Woman standing contemplating a painting with a flower and the writing " I really wish you were here"
Sophie Barber, Wolfgang and i wish you were here, 2024, Oil on canvas, presented by Alison Jacques in “Hana ‘Flower.” Courtesy of Alison Jacques

Many new galleries have booths at the second edition of the fair, confirming a growing interest in the region. Those include Pace as well as Galerie EIGEN + ART (Leipzig, Berlin), Gallery EXIT (Hong Kong) and Kwai Fung Hin Art (Hong Kong), alongside returning names such as Almine Rech (Paris, Brussels, London, New York, Shanghai, Monaco), BLUM (Los Angeles, New York, Tokyo), Perrotin (Tokyo, Paris, Hong Kong, New York, Seoul, Shanghai, Los Angeles), Sadie Coles HQ (London), Taka Ishii Gallery (Tokyo, Kyoto, Maebashi) and SCAI THE BATHHOUSE (Tokyo).

In line with Japan’s sense of aesthetics and space, the fair is well organized, with airy booths and aisles that make it easy to navigate and avoid overexposing the audience to too many things at once. Amid the curated sections, “Hana” (meaning flower) allows possible discoveries, featuring solo or duo presentations of emerging or mid-career artists. Among those, Misako & Rosen (Tokyo) and The Green Gallery (Wisconsin) are sharing a booth featuring Trevor Shimizu’s intimate paintings, while Alison Jacques is presenting emerging artist Sophie Barber with her often irreverent or surreal manmade painterly surfaces spontaneously commenting on contemporary idols and societal dynamics. Another section, “Eda” (Branch), features solo or multiple artist presentations of established or historically significant figures in Asia. One highlight here is the presentation of the work of Filipino artist Manuel Ocampo brought by VETA by Fer Francés (Madrid): intersecting baroque paintings with secular political narratives, reflecting the hybridization of the Pinoy culture through the country’s colonial history and American heavily influenced modernization.

Tokyo Gendai also has its own “Untitled” section, here called “Sato Meadow,” featuring site-specific large-scale works and installations by major Japanese artists known on the international stage, such as the colorful installation by Kishio Suga brought by Tomio Koyama Gallery and Yoshitomo Nara works brought by BLUM.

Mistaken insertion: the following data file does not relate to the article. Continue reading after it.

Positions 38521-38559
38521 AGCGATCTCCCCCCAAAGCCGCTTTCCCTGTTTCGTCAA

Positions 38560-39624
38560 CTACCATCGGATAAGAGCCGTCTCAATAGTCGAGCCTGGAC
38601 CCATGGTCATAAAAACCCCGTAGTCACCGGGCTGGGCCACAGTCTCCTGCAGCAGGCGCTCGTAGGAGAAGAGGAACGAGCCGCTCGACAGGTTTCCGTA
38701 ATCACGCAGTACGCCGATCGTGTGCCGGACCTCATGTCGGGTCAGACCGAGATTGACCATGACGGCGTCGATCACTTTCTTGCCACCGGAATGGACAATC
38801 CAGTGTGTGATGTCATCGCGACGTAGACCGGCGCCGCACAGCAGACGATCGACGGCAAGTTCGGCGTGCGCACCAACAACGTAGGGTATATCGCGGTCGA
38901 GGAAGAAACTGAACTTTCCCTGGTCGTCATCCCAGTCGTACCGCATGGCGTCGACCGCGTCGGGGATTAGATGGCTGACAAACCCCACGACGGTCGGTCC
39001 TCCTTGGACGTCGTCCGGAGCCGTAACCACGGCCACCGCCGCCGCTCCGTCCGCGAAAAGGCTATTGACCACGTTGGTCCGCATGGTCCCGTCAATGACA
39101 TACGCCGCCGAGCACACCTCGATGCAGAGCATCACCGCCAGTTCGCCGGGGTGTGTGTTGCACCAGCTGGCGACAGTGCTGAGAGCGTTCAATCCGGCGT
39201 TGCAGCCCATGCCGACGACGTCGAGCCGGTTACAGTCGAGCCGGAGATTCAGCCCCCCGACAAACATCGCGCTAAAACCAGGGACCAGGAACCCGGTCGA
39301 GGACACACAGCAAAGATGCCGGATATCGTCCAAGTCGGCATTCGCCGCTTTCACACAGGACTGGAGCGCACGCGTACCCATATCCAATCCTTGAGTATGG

Yoshitomo Nara, Puff Marshie, 2006, Urethane on FRP, courtesy of BLUM in the “Sato ‘Meadow” section. BLUM and

We spotted work by several artists the international audience will be more familiar with, such as some vibrant and intricated abstractions by Josè Parla at Kotaro Nucaka (priced at $65,000-100,000) and some beautiful Vivian Springford abstractions presented by Almine Rech (similarly priced) following a solo presentation organized in 2021 by the gallery at DnA Shenzhen, the art fair in Shenzhen, China. Another booth featuring world-class artists with museum-quality works was Taro Nasu Gallery, which is presenting the work of internationally known Japanese artists such as Simon Fujihara and Mika Tajima along with an entire curated section of the booth staging a conversation between Cy Twombly’s graphic signs, the conceptual work of artist Marcel Broodthathers and a wall-piece designed by Lawrence Weiner.

Despite a slow art market around the world, most of the exhibitors decided to prioritize the quality of their presentations. One of the most ambitious installations we spotted at the fair was by Tang Contemporary Art (Hong Kong, Beijing, Seoul, Bangkok), which presented iconic zodiac animals made out of Lego bricks by renowned Chinese contemporary artist Ai Weiwei. One of the best-curated booths was a solo showing featuring existential reflections on human destiny in material and ephemeral world vs. nature by a young but resourceful Chinese artist and recent RCA graduate Meng Zhou, presented by Nan Ke Galley (Shanghai). Another excellent solo booth was the one brought by EIGEN + ART from Berlin, which brought artist Carsten Nicolai (aka Alva Noto) who will also do a major performance on Friday. 

Meng Zhuo solo presentaion with gallery Nan Ke (Shanghai) atTokyo Gendai, 2024 featuring sculptures and works on paper and canvas framed with solid wood
Meng Zhuo solo presentation with gallery Nan Ke (Shanghai). Katsura Komiyama

Fair visitors appeared very committed and interested during the preview day, confidently asking about prices. Various sales at different levels were closed during the preview, including several medium-sized otherworldly and specially glazed ceramics forms by artist Tomonari Hasmimoto at PARCEL Gallery. During the aforementioned museum afterparty, we asked some exhibitors for first impressions. Most were satisfied and optimistic, appreciating the level of serious attendance and interest they experienced on that first day and the overall organization of the fair.

Observer will have more reporting from the fair and on Tokyo’s rich art week in the next few days. Tokyo Gendai runs through Sunday, July 7, at PACIFICO Yokohama, Tokyo.

A Busy Start to Tokyo Gendai’s Second Edition Suggests the Growing Importance of Japan’s Art Scene